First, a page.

• liveplotting spi_error_rate shows that it stays at 0, not appearing to move at all, before suddenly spiking out of nowhere. If this was due to high currents or something I would have expected to see a steadily rising amount of noise that finally tips it over the edge, but nope: the encoder spi is healthy one moment and just gone the next. Anyone recognise these symptoms?

  • I found a page online that implied the MOTOR_ERROR_DRV_FAULT is caused by a problem with the DRV8301, which doesn’t fit my symptoms at all (why would the DRV8301 care which encoder mode we’re using?) But while INCREMENTAL_MODE is forbidden to me I can’t investigate whether the other problems go away when not using spi.

So now I’m wondering how to improve the calibration_cycle to remove the rest of the judder (while still being confused about why it’s suddenly different), how to improve the deadspots/cogging if better calibration doesn’t prove to be enough on its own, and how to diagnose the encoder comms suddenly giving out like it’s doing.

That sounds like it’s doing something to the SPI. Save and reboot?

All the other issues sound like SPI noise. Are you using the ferrite rings from the shop?

I don’t know what this means.

Some users have reported issues with 0.5.4 increasing the emitted electrical noise, we’re not sure what may have caused that - one theory is the GPIO and SPI pins got set to VERY_HIGH slew rate.

Thanks for replying.


The MOTOR_ERROR_DRV_FAULT was constant and persisted across power cycles. In order to test everything again in INCREMENTAL_MODE I ended up removing the wires from MOSI, MISO and CLK. After that the error went away.

This is still a regression though; with fw-0.5.1 I could wire all the encoder pins up properly and toggle modes through the Odrive tool when I wanted to check something. Having to instead constantly rewire things is annoying by comparison.

I would be interested to know why this happens. Do you know what’s going on, or what it was that you changed to cause this?

Re: spi noise:

Yes, I am using the ferrite cores (and they did help solve a similar problem when I installed them, back when I was using fw-0.5.1) but they are apparently still not enough. I’m going to try making a few changes to the rig to sort out the grounding properly.

I do however have a few questions about that diagnosis:

  • how does noise on the spi wires cause the usb comms to bomb out?
  • if there’s enough noise to sabotage the calibration process, why don’t I see any on the liveplotter/why don’t I get an SPI_COM_FAIL at that point?
  • is it possible that spi noise could be causing very noisy current measurements? I’m seeing extremely noisy current, which often jumps over my 45A limit when it really, really shouldn’t.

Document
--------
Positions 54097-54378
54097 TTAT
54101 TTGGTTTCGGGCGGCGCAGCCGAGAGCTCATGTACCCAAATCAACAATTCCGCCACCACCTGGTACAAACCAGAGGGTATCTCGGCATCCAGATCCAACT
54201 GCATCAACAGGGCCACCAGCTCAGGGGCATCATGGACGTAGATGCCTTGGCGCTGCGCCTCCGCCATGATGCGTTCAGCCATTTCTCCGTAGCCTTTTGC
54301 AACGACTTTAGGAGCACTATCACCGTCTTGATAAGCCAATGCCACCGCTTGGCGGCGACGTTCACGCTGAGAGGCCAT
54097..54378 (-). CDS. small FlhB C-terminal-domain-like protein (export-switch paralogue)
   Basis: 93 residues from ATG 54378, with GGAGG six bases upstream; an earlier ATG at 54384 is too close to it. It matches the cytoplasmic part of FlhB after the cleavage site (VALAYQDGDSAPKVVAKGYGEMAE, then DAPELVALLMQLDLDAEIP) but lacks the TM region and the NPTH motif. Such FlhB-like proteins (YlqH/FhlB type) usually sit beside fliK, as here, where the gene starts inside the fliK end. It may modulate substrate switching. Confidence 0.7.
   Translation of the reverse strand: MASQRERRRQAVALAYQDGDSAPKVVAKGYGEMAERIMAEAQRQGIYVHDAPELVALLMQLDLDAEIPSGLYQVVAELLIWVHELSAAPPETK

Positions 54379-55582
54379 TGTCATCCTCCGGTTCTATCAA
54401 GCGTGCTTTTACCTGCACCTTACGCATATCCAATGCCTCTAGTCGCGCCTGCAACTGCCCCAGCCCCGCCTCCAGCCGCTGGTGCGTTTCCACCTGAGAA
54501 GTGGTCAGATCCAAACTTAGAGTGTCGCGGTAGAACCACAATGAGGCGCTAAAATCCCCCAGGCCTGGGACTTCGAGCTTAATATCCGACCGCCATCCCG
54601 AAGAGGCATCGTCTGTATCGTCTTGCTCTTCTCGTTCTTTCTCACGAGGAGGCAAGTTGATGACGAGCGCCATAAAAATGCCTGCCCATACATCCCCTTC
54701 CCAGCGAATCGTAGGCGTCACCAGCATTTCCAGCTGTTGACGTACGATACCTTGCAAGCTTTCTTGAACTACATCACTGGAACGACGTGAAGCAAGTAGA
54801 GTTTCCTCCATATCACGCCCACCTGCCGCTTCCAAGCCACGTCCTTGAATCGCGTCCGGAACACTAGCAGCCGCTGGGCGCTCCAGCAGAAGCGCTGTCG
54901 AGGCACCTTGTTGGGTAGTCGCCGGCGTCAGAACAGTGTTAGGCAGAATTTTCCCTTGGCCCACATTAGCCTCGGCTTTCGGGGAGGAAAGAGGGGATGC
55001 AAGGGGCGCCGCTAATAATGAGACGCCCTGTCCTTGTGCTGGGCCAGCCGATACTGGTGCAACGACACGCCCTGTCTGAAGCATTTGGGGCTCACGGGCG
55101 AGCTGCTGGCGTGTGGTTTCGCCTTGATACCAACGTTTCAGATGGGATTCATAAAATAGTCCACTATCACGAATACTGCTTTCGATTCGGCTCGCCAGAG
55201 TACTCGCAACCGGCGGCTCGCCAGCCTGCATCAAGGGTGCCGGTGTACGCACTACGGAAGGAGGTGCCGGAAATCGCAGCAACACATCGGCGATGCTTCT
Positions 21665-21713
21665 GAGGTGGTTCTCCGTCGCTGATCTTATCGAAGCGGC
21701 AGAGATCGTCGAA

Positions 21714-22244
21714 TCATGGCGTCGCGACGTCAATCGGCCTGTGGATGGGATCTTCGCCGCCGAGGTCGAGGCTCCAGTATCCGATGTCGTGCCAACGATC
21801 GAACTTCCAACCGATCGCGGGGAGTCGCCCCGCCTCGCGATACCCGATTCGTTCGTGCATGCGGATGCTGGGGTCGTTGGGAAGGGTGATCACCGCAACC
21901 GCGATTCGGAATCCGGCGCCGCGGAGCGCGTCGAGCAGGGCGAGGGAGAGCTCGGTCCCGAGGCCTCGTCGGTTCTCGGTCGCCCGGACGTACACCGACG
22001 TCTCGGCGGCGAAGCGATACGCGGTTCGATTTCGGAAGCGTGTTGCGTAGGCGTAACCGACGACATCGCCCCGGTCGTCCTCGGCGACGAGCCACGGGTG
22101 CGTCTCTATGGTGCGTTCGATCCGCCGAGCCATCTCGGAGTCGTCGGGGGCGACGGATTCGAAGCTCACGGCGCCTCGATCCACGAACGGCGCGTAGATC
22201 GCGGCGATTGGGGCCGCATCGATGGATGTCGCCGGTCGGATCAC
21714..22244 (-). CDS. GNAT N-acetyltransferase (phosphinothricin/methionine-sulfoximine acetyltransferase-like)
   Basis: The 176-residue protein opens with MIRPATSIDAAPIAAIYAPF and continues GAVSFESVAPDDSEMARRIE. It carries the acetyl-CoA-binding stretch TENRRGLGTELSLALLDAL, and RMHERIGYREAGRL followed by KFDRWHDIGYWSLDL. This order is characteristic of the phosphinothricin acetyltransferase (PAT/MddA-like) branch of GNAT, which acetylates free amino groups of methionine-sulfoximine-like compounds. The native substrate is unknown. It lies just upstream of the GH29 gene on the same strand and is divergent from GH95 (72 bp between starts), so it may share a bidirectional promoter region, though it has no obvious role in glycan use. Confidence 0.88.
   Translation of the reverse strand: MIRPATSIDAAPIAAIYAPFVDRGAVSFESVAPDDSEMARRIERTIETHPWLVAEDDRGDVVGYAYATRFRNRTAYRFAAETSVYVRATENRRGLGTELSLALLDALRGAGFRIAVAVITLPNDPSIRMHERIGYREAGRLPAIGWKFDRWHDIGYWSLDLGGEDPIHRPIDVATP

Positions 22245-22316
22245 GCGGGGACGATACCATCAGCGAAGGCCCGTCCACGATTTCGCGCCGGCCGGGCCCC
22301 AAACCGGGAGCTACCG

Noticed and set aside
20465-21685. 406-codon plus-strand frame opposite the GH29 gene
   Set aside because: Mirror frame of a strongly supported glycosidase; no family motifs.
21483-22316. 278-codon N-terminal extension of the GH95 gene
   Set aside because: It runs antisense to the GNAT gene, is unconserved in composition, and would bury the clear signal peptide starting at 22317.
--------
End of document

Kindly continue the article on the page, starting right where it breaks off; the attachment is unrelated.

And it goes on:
Re: whistling and the changed calibration process:

Yes, by ‘whistling’ I mean the emitted electrical sound you can hear when in closed loop control. I took from a previous conversation with you that that noise comes from the current measurement being taken.

However, in fw-0.5.1 I didn’t hear this noise during the calib cycle, only during CLOSED_LOOP_CONTROL mode. In fw-0.5.4 I hear it during both.

So my question is what changes have been made to the calib cycle, and could they explain the other differences I’m seeing (juddery behaviour when moving, my needing to increase the calib current when previously 10A was enough, etc.)?

(BTW - I’ve bounced around through the source code a bit, and I can’t see the point where that sound gets ‘turned on’ and ‘turned off’. It’s obviously not on all the time, so something must be doing it, but I can’t see where it is. Can you/anyone answer that?)

If I had to guess, it is because the pins are somehow configured differently between the firmwares.

Well, I was thinking more just general noise issues, not specifically SPI coupled noise. Can you put together a little drawing of your power and comms wiring?

This is more likely because you have a poor encoder offset measurement, or a motor that is hard to control (trapezoidal bEMF, etc). SPI noise can translate into bad encoder position estimate which translates to bad current control due to the FOC algorithm’s reliance on accurate phase angle measurement.

Hmm, not sure exactly. We always took current measurements, but never control in current-control mode during calibration (it’s in “Lockin” mode). With that said, I’m not sure if the lock-in mode changed between versions.

It’s specifically when the FOC algorithm is running with current feedback (closed loop), as current measurement noise gets coupled to the controller. In voltage-only FOC (motor measurement, encoder offset search, gimbal mode), we don’t use the current feedback.

I unfortunately do not know enough about microelectronics to make anything of this response. Does this relate to what internal pullup or pulldown resistors are configured on the pin, or am I way off the mark?

I can, but it’s pretty standard and I don’t think it would illuminate anything. I’m going to try changing the rig anyway - I think that shaft voltage from the motor might be responsible for the noise - so we’ll see what works and what doesn’t after I’ve done that.

This is what I was thinking. I’m just not sure how to make it better. Again I have to hope that if I reduce the noise I’ll see some improvement. The calibration changes and problems are an open question.

Interesting. I’m not working with gimbal mode - but does that mean that people who do aren’t experiencing any noise?

No, it only means that they don’t see the current measurement noise - the electrical noise that is giving you trouble generally comes from switching or shaft voltage etc.